Comedians Thomas Dale, Brent Morin, Ron Funches Perform In SPA Event
Comedians Thomas Dale, Brent Morin, and Ron Funches put on a show at Penn State Friday night, courtesy of SPA. All three comedians left the crowd laughing uncontrollably in their seats with their trademark jokes.
The three comedians’ topics ranged from homosexuality to reality TV, and all three thoroughly entertained a strong crowd in Alumni Hall.
Thomas Dale began the evening with a 15-minute monologue after a 13 minute delay to the start of the event. His monologue was the shortest of all three, but his spiel on his sexuality cracked up everybody in attendance.
Dale identifies as bigender and was very open regarding his taste in men and his sexuality. He hopes the stigma surrounding homosexuality will one day be eliminated and shared his experiences as a young boy.
Brent Morin, a New England native who moved to Los Angeles to pursue a career in comedy, took the stage following Dale’s monologue. Morin never attended a big school like Penn State, so he took some time out to tour campus and get a glimpse of life as a Penn Stater. He described some of the buildings he saw on campus as “haunted,” including the Nittany Lion Inn where he was staying.
Morin spent a large portion of his time on stage telling a story from his time as a Connecticut high school student. He recalled a time when one of his best friends, Drew, made several copies of his car keys and “stole” his car and drove it around. One of Drew’s favorite pranks was to put the car on their school’s football field repeatedly, which the principal was not pleased with. Morin’s idea of revenge for the prank was to jump out of his car while Drew was in the car with him, which led to some fairly severe injuries.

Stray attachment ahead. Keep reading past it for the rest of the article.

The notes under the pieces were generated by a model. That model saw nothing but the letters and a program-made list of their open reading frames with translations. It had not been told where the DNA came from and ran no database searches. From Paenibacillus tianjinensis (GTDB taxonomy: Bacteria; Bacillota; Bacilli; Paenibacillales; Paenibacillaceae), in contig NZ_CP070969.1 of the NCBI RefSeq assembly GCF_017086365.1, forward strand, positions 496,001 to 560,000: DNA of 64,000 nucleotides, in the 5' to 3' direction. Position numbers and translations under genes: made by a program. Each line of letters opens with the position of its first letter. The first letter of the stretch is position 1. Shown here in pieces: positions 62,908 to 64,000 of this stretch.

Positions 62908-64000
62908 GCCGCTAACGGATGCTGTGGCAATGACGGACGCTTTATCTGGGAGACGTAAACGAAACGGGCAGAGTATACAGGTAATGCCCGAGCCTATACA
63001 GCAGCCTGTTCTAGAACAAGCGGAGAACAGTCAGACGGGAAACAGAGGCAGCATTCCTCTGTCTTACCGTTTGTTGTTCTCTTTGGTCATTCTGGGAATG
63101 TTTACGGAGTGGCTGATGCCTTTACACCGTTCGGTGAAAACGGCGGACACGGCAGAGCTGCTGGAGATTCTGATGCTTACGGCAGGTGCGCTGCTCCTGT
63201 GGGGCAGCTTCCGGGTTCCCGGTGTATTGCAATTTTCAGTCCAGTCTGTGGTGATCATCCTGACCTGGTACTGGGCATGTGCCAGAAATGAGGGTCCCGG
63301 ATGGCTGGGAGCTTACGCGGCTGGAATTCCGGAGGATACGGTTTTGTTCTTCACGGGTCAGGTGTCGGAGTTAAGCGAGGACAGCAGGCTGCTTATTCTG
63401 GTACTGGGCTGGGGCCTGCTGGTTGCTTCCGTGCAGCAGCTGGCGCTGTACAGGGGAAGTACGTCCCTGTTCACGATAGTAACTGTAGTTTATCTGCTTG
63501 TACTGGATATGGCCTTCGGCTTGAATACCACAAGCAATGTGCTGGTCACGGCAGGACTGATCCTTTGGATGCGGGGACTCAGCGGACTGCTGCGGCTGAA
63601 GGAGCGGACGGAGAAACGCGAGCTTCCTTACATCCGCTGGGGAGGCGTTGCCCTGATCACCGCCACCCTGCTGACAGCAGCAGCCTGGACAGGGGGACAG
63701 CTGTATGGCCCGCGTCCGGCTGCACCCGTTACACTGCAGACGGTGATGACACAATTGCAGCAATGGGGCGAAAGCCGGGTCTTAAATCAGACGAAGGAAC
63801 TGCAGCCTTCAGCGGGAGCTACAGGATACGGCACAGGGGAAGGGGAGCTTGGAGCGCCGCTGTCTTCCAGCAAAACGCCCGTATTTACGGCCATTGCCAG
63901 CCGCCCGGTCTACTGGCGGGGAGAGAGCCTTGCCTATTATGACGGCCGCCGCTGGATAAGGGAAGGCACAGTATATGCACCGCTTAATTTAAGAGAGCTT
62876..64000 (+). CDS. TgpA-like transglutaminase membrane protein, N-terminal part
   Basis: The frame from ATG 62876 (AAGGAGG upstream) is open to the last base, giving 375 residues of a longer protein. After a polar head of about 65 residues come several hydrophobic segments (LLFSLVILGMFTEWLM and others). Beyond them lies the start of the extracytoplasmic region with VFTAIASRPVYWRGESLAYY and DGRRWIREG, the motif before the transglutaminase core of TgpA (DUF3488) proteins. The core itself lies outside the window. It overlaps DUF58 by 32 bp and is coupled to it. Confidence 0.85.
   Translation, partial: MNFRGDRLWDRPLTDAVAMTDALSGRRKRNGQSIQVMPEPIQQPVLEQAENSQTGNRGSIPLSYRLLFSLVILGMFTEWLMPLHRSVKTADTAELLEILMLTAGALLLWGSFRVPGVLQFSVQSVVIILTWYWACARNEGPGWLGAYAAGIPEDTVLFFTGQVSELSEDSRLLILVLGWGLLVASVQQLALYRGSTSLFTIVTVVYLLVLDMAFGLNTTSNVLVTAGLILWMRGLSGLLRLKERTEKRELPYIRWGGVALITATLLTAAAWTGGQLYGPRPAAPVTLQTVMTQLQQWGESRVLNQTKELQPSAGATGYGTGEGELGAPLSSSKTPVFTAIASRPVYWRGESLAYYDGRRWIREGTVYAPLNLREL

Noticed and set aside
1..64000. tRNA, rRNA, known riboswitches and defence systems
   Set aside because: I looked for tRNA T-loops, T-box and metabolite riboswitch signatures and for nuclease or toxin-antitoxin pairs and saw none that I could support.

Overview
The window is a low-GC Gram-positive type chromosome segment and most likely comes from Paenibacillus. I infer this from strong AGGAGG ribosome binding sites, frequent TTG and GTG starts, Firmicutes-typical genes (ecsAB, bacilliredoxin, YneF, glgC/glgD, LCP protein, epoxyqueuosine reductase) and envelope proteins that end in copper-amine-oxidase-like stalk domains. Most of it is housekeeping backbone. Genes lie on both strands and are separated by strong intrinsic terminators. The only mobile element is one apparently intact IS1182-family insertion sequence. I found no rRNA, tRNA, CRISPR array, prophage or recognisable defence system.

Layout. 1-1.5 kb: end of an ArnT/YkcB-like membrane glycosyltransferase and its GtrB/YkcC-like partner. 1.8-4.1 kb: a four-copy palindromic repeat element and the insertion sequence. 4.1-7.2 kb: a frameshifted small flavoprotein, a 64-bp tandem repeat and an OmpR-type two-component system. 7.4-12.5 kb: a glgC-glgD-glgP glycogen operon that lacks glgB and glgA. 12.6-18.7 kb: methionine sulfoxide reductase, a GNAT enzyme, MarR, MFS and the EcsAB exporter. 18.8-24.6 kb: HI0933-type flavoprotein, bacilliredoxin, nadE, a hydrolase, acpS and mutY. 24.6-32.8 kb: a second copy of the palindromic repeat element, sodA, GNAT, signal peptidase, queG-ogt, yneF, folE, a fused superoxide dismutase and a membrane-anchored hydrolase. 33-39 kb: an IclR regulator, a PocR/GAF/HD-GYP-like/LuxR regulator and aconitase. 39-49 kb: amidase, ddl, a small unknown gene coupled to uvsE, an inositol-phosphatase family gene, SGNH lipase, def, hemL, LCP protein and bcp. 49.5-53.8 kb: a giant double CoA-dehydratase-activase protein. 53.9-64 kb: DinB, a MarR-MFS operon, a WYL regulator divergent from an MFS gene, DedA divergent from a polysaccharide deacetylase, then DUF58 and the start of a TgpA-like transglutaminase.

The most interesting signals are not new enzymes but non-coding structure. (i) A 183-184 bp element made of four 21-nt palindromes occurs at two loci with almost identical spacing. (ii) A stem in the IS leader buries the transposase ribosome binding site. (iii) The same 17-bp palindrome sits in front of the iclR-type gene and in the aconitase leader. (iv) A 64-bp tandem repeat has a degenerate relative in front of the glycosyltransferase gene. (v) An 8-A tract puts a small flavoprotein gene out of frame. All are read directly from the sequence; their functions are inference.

Ron Funches concluded the show with the longest monologue of the night, beginning the act with a roundup of his favorite reality TV shows. Funches enjoys watching Naked and Afraid and RuPaul’s Drag Race, among others. He also shared his love for Wishbone as a kid and was impressed when the crowd understood the reference he made to the show.
The conversation quickly shifted gears to Funches’ personal life; he discussed how comedy has allowed him to make a comfortable living for himself, but shared the challenges of raising an autistic child as a single father.
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“When they call my name on graduation day, and I stand up and cross that stage, I know in my heart that this has been a collaborative effort.”
Blazer testified that he was contacted by a Penn State assistant in 2009 who was the father of one of Blazer’s NFL clients. The assistant asked Blazer to pay a player $10,000 so that he would not enter the NFL Draft. Blazer complied, handing a $10,000 check to the father of that player, but the player ended up in the 2009 NFL Draft and was selected No. 11 overall.
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